But he’s not. 

His attitude is a mixture of resignation and frustration.  The legalistic rules he was taught growing up don’t apply.  So many Christians are hypocrites, he would say, what’s the point of trying to live an open, real life?   Everybody's a phony and we just go around trying to outdo each other with our phoniness.  So he’s willing to shrug it off and move forward without any compass other than his own intuition.  He just doesn’t believe the Gospel is the only truth anymore.  How can it be?  There are millions of people around the world who aren’t Christians.  Is God really going to condemn them all to hell?  He’s not even sure there is an ultimate truth anymore.  And besides, he’s seen enough times in his life where doing the ‘Christian thing’ only made the situation worse.  In fact, he feels resentful that he allowed himself to be forced to live in a spiritual straightjacket for five decades.

But it gets worse.

The other person is a spiritual leader, an important figure in his denomination, someone that many respect and admire.  His career in ministry has been fruitful and his influence, through his writing and pastoral work, is significant.  Yet recently he has begun to question some of the foundational elements of the faith.  He no longer believes all the things he did growing up or in div school or even from what he’s witnessed in his career.  If you spoke with him in recent years his positions would have been firmly orthodox. 

But he has allowed a mix of relativism and compromise to affect his thinking and change his once rock-solid beliefs.  Suddenly truth is not necessarily truth; it’s relative, and we have to take a lot of factors into consideration and not be so quick to claim that we have the exclusive path to salvation and eternal life.  And, he says, if you listen to these other voices, these proponents of liberal theology and narcissistic religion, you find that to agree with them is not compromise, it’s simply being open-minded.  After all, if we want to have a dialogue with people outside the faith, don’t we have to be willing to concede that our way may not be the only way?  Isn’t that reasonable and respectful of other people’s views?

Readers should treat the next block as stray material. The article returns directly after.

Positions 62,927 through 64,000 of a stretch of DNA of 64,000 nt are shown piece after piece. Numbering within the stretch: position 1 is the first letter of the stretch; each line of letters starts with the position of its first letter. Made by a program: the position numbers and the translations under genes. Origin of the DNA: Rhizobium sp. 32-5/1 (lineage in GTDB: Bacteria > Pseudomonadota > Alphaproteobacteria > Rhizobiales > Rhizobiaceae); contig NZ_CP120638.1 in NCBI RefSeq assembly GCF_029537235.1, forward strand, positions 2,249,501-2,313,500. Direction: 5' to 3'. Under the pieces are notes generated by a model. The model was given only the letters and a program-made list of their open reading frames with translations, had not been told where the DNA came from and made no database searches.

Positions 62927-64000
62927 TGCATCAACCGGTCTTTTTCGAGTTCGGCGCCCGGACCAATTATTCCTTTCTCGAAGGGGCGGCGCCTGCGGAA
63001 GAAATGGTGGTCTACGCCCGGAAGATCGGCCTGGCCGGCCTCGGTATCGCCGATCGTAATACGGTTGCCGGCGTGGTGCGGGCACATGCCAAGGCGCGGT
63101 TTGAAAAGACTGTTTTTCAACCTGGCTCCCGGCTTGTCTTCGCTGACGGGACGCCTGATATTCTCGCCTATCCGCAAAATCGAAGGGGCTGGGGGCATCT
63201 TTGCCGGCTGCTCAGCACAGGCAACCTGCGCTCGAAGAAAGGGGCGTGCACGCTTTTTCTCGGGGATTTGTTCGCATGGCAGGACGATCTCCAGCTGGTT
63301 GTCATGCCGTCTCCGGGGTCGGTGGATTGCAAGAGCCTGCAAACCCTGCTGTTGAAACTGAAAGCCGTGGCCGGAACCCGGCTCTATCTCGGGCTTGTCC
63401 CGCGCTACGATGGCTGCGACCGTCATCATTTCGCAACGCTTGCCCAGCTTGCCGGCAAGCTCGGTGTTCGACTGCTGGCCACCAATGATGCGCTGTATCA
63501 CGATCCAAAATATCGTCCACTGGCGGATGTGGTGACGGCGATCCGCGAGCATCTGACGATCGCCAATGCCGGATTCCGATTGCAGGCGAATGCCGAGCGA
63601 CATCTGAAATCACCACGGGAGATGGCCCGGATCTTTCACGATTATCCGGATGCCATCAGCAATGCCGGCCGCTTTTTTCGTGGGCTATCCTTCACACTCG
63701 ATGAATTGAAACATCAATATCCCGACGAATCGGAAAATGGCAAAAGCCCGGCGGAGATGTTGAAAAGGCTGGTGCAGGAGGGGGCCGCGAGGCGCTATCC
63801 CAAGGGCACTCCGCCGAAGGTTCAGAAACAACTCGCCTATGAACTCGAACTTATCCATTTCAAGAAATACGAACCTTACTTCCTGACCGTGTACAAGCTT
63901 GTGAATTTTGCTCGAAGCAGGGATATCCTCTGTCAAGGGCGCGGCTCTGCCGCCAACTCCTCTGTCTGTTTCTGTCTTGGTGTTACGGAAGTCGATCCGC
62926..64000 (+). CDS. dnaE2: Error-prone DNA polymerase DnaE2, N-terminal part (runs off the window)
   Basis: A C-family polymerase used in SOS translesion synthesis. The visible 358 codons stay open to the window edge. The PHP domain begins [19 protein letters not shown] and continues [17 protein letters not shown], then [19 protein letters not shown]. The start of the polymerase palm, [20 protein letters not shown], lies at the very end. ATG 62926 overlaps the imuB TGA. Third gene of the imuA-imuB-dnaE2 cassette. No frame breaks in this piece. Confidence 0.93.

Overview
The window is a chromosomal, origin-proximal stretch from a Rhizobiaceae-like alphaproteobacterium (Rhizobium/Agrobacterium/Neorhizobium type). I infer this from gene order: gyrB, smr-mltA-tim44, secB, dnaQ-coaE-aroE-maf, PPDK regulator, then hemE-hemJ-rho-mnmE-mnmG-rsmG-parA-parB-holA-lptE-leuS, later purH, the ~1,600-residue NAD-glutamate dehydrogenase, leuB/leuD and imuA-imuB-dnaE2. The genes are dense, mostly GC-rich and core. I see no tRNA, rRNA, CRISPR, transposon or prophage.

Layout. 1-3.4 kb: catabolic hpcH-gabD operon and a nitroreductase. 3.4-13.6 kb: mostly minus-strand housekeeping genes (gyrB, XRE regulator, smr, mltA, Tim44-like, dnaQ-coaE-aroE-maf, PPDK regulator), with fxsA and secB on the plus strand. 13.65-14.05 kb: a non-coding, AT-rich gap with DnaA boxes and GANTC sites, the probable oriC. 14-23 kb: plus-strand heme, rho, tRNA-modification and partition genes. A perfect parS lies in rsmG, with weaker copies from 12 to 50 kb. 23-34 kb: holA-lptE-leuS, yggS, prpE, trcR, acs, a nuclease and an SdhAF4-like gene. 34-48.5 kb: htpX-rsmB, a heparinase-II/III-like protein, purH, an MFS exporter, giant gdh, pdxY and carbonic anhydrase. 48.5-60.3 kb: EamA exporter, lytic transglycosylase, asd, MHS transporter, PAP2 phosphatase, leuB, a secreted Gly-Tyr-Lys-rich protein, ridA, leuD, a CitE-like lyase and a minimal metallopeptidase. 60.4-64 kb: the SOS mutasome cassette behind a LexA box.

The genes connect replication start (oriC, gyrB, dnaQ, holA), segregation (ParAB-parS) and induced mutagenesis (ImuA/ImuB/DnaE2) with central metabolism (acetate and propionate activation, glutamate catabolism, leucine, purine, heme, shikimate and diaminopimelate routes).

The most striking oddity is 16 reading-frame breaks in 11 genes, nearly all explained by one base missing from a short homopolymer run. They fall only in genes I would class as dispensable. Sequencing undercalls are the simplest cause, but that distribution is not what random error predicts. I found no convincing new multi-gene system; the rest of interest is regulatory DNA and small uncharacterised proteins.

WWJD?

I wish I knew.  Whether it’s a situation where a person’s faith is ground down to nothing or another’s is challenged by rationalism and modernism, would he respond as the Lamb of God or the Lion of Judah?  Would he lovingly confront those who’ve lost their faith (or willingly rejected it) or would he rebuke them as he did Peter?  When I read through the gospels I come away with mixed impressions of Jesus.  While there are some stories and parables that relate certain actions at certain times, it’s speculative at best to say we know what Christ would do.